China Deploys a Satellite to Aid in Upcoming Lunar Missions

China Deploys a Satellite to Aid in Upcoming Lunar Missions

The Queqiao-2 satellite was launched on Tuesday, March 19, by a Long March 8 rocket from the Wenchang Satellite Launch Center on the southern Chinese island of Hainan. The spacecraft will assist in relaying messages between mission controllers on Earth and China’s Chang’e moon probe, as well as other vehicles on the lunar surface. This spacecraft is referred to as a relay satellite.

With its highly elliptical orbit, Queqiao-2 will be able to support missions to the far side of the moon as well as the lunar south pole.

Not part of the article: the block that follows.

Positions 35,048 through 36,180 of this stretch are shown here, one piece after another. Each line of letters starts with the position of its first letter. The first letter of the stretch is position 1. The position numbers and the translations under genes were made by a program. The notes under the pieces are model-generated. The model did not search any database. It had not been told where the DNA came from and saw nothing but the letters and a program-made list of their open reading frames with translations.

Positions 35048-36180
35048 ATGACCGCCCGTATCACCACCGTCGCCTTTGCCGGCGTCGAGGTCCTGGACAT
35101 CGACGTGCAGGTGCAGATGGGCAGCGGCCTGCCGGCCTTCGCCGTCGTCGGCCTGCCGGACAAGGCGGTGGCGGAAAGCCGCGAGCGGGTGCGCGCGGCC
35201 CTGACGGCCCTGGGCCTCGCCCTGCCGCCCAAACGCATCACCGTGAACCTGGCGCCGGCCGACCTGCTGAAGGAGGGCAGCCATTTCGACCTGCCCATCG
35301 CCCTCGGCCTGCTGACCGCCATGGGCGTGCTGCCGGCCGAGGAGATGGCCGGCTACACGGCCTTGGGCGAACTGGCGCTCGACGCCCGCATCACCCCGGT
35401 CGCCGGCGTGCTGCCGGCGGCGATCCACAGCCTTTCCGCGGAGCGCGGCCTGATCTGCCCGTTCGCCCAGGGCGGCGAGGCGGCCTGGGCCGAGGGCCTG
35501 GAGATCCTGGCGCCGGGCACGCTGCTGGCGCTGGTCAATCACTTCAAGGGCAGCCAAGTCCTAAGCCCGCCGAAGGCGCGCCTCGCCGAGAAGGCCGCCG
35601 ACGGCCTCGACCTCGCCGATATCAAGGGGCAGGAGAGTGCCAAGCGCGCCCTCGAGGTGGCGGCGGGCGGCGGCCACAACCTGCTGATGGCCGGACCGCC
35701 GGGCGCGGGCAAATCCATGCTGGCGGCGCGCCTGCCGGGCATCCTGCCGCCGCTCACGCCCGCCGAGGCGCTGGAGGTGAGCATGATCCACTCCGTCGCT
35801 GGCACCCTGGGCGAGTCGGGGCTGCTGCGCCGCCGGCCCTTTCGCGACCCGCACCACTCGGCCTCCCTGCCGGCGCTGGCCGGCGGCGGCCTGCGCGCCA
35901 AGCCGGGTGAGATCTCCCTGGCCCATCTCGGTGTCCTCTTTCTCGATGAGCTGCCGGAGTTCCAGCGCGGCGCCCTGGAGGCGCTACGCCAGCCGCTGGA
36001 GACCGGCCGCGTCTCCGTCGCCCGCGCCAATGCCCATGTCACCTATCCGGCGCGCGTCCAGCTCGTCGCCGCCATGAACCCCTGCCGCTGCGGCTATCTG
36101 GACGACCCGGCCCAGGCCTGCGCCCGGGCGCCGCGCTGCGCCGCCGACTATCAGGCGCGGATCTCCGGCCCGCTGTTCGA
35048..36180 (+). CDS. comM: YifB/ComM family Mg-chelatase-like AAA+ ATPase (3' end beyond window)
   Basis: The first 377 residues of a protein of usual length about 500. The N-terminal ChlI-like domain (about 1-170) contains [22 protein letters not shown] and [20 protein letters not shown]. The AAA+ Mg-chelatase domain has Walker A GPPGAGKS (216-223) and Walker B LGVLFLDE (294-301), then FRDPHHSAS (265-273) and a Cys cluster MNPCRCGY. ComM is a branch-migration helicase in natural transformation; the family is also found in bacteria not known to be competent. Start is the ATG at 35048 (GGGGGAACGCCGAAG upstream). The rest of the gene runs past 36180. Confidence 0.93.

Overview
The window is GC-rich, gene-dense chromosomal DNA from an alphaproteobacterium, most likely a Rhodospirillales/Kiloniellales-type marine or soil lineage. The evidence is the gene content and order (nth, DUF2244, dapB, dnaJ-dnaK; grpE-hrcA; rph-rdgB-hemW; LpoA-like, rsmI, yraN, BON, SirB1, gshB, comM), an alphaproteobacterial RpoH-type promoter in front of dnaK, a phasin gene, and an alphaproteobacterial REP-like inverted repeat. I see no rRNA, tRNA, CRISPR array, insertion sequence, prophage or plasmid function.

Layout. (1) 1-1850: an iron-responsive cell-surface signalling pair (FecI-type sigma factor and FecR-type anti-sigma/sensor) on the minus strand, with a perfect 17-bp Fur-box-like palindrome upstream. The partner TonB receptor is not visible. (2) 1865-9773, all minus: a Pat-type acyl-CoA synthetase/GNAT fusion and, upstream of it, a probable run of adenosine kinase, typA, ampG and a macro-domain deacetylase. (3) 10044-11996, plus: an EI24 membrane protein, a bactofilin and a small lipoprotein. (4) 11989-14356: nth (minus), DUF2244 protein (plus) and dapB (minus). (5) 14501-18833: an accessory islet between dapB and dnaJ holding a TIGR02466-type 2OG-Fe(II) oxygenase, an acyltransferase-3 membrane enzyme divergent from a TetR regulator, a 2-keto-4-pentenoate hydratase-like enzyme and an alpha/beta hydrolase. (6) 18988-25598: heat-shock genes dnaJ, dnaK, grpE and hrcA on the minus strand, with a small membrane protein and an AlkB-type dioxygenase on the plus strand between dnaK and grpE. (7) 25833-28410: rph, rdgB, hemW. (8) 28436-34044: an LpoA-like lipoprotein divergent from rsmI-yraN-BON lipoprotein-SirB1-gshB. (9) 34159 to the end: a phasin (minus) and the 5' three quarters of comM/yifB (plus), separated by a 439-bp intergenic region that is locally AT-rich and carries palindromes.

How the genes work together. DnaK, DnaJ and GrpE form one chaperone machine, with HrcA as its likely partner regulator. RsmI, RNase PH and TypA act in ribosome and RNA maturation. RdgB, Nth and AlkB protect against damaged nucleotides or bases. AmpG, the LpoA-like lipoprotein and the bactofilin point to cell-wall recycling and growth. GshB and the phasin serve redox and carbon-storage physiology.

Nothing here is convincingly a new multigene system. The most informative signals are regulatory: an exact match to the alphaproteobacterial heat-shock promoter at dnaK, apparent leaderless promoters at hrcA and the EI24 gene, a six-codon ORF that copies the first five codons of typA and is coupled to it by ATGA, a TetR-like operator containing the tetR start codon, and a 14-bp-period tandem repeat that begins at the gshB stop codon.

China conducted an unexpected launch of two additional spacecraft toward the moon on March 14 of this month. The launch was really initially made public when the two spacecraft were reported by China’s Xinhua news agency to not have reached their planned orbit.

“The first and second stages of the rocket operated normally, while the upper stage encountered an abnormality during flight, causing the satellites to fail to accurately enter the preset orbit,” Xinhua’s statement. “The relevant disposal work is currently underway.”

The two spacecraft, designated DRO-A and DRO-B, are poorly understood, although their designations suggest they were designed for far retrograde orbit (DRO). DRO is a lunar orbit that circles Earth in the opposite direction from the moon’s rotation. It is situated far above the moon. Additionally, rather than being a component of China’s moon exploration effort, the spacecraft seem to be part of a technology demonstration intended to aid in the establishment of lunar infrastructure.

Sanchita Patil

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